Rebecca McNutt
Bunnicula is hilarious! I loved it during the 5th grade when I read it over the summer, and nearly everyone I know enjoys it for its witty humor and quirky characters.
Karly *The Vampire Ninja, Luminescent Monster & Wendigo Nerd Goddess of Canada (according to The Hulk)*
I had completely forgotten about reading this book as a child until a conversation with my best friend likening someone to a bunny with red eyes and fangs. Whereupon she said, wait, I'm pretty sure that's actually a book isn't it? She looked it up and yes, yes it was.

BUNNICULA is one of those children's books that I love! Literary references and large vocabulary words interwoven into an adorable little story. Although I had forgotten about this book, not hard to do when you book carnivore like
Charming and Funny.

The Monroes' kids didn't know what special rabbit they brought home.

Necesitaba con urgencia algo livianito con todas las tragedias pasando en The Fifht Season y esto fue justo lo que necesitaba. A pesar del titulo, no crean un intento de horror para niños (segun dice, esta pensado para 8 años para arriba ;P), sino que es más bien jocoso y escrito con mucho ingenio.

Cualquier cosa que me haga reir, tiene mucho valor para mí.

"He's a vampire!" Chester snarled. "Today, vegetables.
Dec 29, 2010 Drebbles rated it it was amazing  ·  review of another edition
Shelves: 2010
Howard the Dog and Chester the Cat enjoy living with their humans - Harold especially likes Toby who enjoys feasts that he shares with Harold. So when the family brings home a bunny they name Bunnicula, it isn't surprising that Harold and Chester are a bit jealous of the attention the family focuses on Bunnicula. But Chester's jealousy soon turns into the suspicion that Bunnicula is a vampire. He sets out to prove it - no matter what the cost.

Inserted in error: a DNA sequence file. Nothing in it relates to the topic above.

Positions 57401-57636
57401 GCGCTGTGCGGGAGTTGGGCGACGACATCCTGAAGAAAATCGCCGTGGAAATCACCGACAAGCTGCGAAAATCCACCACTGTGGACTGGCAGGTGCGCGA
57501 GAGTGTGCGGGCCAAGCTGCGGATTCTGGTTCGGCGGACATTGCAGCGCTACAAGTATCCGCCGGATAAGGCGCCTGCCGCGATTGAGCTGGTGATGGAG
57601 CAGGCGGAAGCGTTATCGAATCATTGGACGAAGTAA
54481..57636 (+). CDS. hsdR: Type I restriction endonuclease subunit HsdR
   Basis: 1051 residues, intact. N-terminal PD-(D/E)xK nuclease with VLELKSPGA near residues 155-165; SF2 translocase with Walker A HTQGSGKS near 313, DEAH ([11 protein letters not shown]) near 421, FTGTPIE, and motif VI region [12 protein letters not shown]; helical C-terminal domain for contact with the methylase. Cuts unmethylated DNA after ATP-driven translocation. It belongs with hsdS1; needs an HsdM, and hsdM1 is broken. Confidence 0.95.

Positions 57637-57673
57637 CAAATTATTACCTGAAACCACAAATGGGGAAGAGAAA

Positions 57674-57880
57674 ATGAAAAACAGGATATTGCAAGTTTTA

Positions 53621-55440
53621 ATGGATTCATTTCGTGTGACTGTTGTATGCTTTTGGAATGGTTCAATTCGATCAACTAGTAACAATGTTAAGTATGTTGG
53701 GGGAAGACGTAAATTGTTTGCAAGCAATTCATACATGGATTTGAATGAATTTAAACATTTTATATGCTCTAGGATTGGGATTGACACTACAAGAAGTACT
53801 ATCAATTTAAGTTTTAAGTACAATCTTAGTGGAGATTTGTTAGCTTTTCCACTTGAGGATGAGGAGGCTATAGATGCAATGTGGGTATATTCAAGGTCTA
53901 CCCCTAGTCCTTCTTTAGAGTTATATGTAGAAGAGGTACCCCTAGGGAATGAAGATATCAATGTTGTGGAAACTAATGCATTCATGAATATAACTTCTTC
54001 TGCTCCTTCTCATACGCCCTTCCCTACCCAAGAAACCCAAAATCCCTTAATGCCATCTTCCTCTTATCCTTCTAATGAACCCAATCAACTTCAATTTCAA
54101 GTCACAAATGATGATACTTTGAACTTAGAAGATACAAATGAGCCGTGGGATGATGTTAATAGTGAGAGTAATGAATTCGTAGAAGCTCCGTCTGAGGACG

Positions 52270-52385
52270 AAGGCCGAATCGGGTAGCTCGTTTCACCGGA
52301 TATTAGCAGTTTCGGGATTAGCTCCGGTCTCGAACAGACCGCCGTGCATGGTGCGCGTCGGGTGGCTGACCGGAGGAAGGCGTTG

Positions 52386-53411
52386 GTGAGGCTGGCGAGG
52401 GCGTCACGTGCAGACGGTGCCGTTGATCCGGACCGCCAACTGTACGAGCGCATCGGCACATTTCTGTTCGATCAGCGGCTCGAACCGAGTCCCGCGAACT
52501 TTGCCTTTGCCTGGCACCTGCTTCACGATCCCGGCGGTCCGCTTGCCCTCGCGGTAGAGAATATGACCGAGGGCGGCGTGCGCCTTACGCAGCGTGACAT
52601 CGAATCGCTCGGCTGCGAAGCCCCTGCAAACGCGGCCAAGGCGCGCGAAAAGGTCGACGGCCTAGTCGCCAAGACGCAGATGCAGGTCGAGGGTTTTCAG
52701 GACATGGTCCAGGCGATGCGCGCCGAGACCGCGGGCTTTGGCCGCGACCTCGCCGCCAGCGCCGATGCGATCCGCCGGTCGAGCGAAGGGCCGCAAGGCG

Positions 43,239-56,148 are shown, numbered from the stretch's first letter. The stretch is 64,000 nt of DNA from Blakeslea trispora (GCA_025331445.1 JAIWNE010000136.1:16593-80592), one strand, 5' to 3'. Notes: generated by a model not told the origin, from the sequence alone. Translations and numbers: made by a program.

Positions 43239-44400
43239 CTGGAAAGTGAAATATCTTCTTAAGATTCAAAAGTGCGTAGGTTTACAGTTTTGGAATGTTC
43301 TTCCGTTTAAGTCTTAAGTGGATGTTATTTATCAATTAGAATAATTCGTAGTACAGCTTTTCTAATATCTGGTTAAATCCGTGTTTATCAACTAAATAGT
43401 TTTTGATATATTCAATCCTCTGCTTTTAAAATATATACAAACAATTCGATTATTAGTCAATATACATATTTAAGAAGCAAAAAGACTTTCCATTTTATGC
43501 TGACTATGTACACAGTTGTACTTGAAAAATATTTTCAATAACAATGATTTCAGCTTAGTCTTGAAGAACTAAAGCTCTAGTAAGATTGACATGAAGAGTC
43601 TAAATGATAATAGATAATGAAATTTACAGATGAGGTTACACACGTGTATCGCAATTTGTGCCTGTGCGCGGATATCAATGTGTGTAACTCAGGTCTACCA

Although "Bunnicula" is aimed at readers ages 8 - 12
I remember hearing about this little "vampire" bunny when I was a kid, but the story never interested me. Shame on me, because I read it outloud to my two little boys this past week and had a ball. Our narrator is the loyal, if not slightly blustering, dog Harold. When their family discovers a WHITE tomato, Harold's scheming cat-friend Chester is convinced that the family's new bunny is the culprit. A juice sucking BUNNY? That is just funny, in fact, my boys were in hysterics more than once, tha ...more
J.G. Keely
I had a bizarre obsession with this book as a diminutive child. There is a vague remembrance of myself dancing menacingly in an airport while my father's friend improvised (at my behest) a song on the topic on his guitar. It is unfortunate that the book was not written by a darker and stranger writer, for my love of the concept didn't really translate to the simple silliness of the books themselves.

Of course, I didn't want something evil and frightening, but a bit of Carroll's disturbance would
By far my favorite book as a kid. Rivaled only by Green Eggs and Ham. I credit this book for introducing me to vampires.
Robert Kent
What makes a classic middle grade book a classic? I know I’ve reviewed some here, such as Watership Down, James and the Giant Peach, The Giver, and Tales of the Fourth Grade Nothing. But what makes those books classics and new books, such as Savvy by Ingrid Law, likely to be but not yet classics? I don’t really know, but I think time has something to do with it, which is a crappy deal for writers. Classics are books that have endured over a particular period of time and if you’re an author hopin ...more
Chance Lee
Bunnicula is one of my all-time favorite kids' books. I checked out this twentieth-anniversary edition because it includes an almost 60-page appendix, "Writing Bunnicula: The Story Behind the Story."

Ah, this is perfect to read by the window while I sip my coffee this morning, I thought.